Electric Utilities Key Players in Climate Denial, Study Finds

“They need to acknowledge their role in spreading disinformation, and choose a different path.” 

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This story was originally published by Grist and is reproduced here as part of the Climate Desk collaboration.

America’s electric utilities were aware as early as the 1960s that the burning of fossil fuels was warming the planet, but, two decades later, worked hand in hand with oil and gas companies to “promote doubt around climate change for the sake of continued … profits,” finds a new study published in the journal Environmental Research Letters

The research adds utility companies and their affiliated groups to the growing list of actors that spent years misleading the American public about the threat of climate change. Over the past half decade, oil companies like BP and ExxonMobil have had to defend themselves in court against cities, state attorneys general, youth activists, and other entities who allege the world’s fossil fuel giants knew about the existence of climate change as far back as 1968, yet chose to ignore the information and launch disinformation campaigns. Recent investigations show the coal industry did something similar, as did fossil fuel-funded economists

But while the role Big Oil played in misleading the public has been widely publicized, utilities’ culpability has largely flown under the radar. So researchers at the University of California, Santa Barbara began collecting and analyzing public and private records kept by organizations within the utility industry. 

The authors analyzed public reports authored by utility companies or their affiliated groups between 1968 and 2019, as well as collected documents from watchdog groups. They found 188 external and internal documents referencing climate change from utility companies, research groups, trade associations, and other organizations closely linked to the industry. Two of the affiliated groups, the Edison Electric Institute and the Electric Power Research Institute, which authored or distributed most of the documents in the study, are the utility industry’s main trade group and research arm, respectively.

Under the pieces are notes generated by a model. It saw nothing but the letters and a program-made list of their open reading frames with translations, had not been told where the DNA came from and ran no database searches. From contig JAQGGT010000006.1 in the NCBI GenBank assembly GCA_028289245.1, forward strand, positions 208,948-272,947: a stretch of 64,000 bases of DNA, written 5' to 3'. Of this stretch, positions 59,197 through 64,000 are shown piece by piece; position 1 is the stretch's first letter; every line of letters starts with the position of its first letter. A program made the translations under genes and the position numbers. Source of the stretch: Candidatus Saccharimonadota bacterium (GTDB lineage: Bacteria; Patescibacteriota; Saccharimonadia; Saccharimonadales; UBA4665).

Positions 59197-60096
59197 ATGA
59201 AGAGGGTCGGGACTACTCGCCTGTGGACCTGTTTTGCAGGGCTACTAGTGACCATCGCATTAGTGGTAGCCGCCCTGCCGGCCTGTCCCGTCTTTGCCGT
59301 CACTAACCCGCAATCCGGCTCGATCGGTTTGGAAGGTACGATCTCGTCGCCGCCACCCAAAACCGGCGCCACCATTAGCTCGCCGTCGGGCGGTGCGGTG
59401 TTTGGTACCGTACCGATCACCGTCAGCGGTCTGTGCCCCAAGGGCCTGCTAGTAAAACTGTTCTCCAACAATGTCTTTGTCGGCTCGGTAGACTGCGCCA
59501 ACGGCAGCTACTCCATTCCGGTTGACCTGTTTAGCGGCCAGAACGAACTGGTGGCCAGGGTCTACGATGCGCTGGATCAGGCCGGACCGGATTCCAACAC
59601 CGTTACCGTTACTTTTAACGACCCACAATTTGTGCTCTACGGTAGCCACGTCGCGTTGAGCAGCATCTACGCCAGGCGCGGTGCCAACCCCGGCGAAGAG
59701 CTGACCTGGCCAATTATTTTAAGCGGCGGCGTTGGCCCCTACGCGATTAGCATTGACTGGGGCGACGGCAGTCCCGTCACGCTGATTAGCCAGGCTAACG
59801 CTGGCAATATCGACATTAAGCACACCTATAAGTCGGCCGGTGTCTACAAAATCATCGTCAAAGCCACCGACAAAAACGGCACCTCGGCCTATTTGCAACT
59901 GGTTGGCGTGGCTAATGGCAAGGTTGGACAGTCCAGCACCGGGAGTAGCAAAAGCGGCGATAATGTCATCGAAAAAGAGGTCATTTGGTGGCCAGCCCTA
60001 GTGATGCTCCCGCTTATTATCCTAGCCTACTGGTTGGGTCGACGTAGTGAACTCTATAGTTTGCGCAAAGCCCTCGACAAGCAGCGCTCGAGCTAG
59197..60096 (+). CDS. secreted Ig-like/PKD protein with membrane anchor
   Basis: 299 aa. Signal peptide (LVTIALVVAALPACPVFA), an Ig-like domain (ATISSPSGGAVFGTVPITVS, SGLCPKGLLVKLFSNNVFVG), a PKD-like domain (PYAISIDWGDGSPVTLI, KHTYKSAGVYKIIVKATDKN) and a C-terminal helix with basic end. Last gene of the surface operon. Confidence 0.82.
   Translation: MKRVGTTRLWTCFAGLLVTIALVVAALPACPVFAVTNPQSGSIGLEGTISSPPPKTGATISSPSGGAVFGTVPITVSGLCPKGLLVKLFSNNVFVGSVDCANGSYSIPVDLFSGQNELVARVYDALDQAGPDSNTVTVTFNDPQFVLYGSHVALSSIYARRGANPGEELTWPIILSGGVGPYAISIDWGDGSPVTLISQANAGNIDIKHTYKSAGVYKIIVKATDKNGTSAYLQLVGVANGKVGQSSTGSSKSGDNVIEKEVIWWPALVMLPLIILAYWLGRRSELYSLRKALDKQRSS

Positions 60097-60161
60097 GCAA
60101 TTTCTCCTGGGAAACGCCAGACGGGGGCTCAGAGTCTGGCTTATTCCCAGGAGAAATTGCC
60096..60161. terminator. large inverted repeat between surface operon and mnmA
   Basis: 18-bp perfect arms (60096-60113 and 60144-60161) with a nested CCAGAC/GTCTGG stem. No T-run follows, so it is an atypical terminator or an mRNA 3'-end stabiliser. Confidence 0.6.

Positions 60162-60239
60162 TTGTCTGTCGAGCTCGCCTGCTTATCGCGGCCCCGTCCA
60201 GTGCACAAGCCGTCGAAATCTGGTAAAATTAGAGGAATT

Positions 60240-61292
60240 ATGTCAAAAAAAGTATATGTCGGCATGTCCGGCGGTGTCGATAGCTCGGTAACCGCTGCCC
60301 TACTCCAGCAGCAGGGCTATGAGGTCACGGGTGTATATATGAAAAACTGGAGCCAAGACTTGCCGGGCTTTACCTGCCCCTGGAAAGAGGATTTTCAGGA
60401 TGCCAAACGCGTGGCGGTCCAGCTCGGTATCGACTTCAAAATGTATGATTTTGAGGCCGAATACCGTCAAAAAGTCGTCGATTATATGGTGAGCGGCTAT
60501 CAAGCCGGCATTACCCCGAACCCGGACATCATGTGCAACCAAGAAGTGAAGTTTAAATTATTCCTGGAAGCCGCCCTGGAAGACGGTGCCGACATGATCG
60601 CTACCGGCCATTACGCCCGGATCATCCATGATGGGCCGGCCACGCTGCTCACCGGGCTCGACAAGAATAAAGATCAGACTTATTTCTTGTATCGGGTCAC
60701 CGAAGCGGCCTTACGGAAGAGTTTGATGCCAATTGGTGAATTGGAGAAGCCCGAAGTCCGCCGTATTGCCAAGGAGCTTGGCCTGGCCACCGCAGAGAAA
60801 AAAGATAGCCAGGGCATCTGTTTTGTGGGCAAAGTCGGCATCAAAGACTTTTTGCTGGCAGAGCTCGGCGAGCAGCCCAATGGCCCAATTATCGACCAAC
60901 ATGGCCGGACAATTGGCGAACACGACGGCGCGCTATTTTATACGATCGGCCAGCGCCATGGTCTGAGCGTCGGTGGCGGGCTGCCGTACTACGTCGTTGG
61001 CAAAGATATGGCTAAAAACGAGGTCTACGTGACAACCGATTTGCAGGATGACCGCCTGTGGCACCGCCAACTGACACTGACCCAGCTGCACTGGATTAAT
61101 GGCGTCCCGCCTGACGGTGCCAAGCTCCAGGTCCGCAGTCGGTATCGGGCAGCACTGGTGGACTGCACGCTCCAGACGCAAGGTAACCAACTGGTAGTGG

Emily Williams, a postdoctoral student at the University of California, Santa Barbara and the lead author of the study, told Grist that the documents provide a sense of when the utility industry’s climate denial began — and how it has evolved over time. The takeaways are stark: Utilities became aware of the dangers of burning fossil fuels in the 1960s and ‘70s, and acknowledged the risks it posed for the industry.

“If [climate change turned] out to be of major concern, then fossil fuel combustion will be essentially unacceptable,” an article by the Electric Power Research Institute stated in 1977. But for the next two decades, those same utilities promoted false doubt about humanity’s role in climate change and tried to delay action. An article from the Edison Electric Institute published in 1989 said that, “any plan calling for urgent and extreme action to reduce utility CO2 emissions is premature at best.”

By the 2000s, the industry and its related groups had publicly acknowledged the scientific consensus that humans are largely responsible for warming the planet, but shifted from a strategy of denial to one of delay. The sector has spent some $500 million over the past two decades lobbying Congress and state legislatures against renewable energy and climate policies. 

“Utilities hold partial responsibility for today’s climate crisis, and for the pushback against policies to address it,” Leah Stokes, a professor of climate and energy policy at the University of California, Santa Barbara and a coauthor of the study, told Grist. “They need to acknowledge their role in spreading disinformation, and choose a different path.” 

Williams, who lives in California, said the study is particularly timely now, as her state endures a record-breaking heatwave. “It really just makes me sit and wonder and think about where we’d be if not just for what utilities did, but for what oil companies, the whole climate change countermovement, did,” she said. “Something interesting about this study is we feel like we just scratched the surface, and it’s a matter of time before there’s maybe other documents that come to light.” 

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